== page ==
Does anyone here have Sjogrens? and/or wear dentures

Discussion in 'Chit Chat' started by ckball, Feb 2, 2008.

  1. ckball

    ckball New Member

    I was dxs with Fibro and CFS about 4 years ago, but now my eye Dr thinks I have Sjogrens, I failed the eye moisture test and have had dry mouth for many years after I had chemo for cancer and my dentist at the time said the chemo destroyed my salivia glands.

    Now after researching it more, I think that may be my problem. I had a recent MRI/CT of the spine and my discs are affected and now the facets are affected too. It is like my body is just drying up.

    I have been wearing dentures for 15 months and got my final pair last week and they do fit better than my last but my gums, especially the lowers under the tongue area just get raw if I wear them longer than a few hours a day.

    I had to wear them 2 long days in a row and they are just so sore I can't bear to think about putting them in.

    Any advice or stories- I am waiting to get into the Rhuemy for more follow up but that is not until next month. Thanks-Carla
  2. littlebrownwren

    littlebrownwren New Member

    A family member has dentures.

    Buy yourself some fixodent and read how much to use.

    It will stop your dentures from moving around and you'll be able to wear them a lot longer without them rubbing your gums raw.

    I told someone about this a few yrs ago and they used too much and they laughed for weeks about how it took them an hour to get them back out.


  3. ckball

    ckball New Member

    Thanks - but I already do, but Polygrip works the best. But I still get sore spots if I wear them more than a few hours. I got my first pair in Sept 06 and hated them, now I have the final pair, while they do look nice because of the dry mouth and no saliva they are giving my gums fits.

    Thanks for the reply and and I hope you are doing better. Carla
  4. deb0531

    deb0531 New Member

    Hi, I've been wearing dentures for a long time and it took me quite a while to get use to them at first. I get a lot of sores in my mouth because of the prednisone I take, my Dr. gave me oral nystatin that seem to help some. Also there are Poly-Grip comfort strips that I've tried that seem to help. Last week I found some stuff called Cushion Grip in a tube , You warm it and then put a bit of it in your plate and mold it to fit. It's suppose to last for four days but I found by the second day it was getting uncomfortable. Hope this helps. Good luck. Deb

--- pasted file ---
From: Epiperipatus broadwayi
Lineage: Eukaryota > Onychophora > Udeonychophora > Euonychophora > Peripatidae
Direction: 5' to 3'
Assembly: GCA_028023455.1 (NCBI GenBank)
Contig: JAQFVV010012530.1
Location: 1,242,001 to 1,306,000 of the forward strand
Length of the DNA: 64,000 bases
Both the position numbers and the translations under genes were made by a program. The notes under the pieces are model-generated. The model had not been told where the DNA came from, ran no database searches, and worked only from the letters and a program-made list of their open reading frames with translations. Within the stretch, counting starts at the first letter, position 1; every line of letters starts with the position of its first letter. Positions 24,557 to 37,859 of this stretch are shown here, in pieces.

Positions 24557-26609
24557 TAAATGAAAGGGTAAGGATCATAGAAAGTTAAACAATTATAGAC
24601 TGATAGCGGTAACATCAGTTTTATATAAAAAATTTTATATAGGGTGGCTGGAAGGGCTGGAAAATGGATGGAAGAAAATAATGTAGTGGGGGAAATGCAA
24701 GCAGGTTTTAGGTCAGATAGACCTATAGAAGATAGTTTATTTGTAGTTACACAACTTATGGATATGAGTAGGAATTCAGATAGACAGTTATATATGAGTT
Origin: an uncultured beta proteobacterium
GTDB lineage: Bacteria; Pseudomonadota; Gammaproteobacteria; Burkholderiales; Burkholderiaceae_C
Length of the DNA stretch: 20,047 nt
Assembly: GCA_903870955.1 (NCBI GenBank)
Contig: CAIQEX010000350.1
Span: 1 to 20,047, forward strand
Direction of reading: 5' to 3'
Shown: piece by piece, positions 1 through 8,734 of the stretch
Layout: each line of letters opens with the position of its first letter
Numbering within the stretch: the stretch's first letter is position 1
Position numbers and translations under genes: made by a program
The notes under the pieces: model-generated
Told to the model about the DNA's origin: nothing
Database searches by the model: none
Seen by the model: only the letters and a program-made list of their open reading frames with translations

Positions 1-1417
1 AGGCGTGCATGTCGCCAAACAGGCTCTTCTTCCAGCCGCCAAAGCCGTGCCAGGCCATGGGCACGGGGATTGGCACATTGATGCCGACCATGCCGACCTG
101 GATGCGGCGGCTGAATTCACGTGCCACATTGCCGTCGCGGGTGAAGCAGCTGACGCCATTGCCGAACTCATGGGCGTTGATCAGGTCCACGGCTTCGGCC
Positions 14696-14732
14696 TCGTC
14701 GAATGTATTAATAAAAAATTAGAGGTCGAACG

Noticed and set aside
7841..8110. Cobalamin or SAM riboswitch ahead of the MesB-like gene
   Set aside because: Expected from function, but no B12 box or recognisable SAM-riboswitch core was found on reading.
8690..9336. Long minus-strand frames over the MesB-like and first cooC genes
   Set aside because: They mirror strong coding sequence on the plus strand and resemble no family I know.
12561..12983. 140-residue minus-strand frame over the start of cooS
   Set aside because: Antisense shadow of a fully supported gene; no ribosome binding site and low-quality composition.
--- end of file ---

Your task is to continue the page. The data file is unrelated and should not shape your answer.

5. mrdad

    mrdad New Member

    I just saw your Post on the "dry mouth". When i was with the
    "Old Squeeze" during her Hospice, she had horrible discomfort
    from dry-mouth most likely caused by the meds. I was told by
    Hospice of a pump spray that I got from Walgreen's for her.
    It relieved the problem greatly. You might ask the Pharmacist
    there where you live. Unfortunately, I can't remember the name of the product but think it was inexpensive under $10.00.
    Might be worth a try! A big hello to the "Girls"!!

  6. Bruin63

    Bruin63 Member

    Do you have CMPD also?
    I can't wear my Dentures either.
    the lower ones not at all.

    the uppers, i can for a few hours, when i have to go somewhere.

    my ins. will now cover new ones for me, since it's been about 5 years now.

    the problem is they are too big, and very heavy.
    i took them, back, and back again, but they couldn't get it right.

    i have had my uppers, for 27 years, the first pair fix fine.
    wore them for 22 yrs no problem.

    when they pulled the bottom teeth, they also removed a bone in the bottom part of my jaw.
    they said it would help the lower dentures to fit better.

    i asked if that could cause me a problem, and the answer was no, shouldn't, when they add that shouldn't, i know now it means, for me, yes it will be a problem

    i have found a lab here in ca. that can make what are called softlined dentures, (think that's it).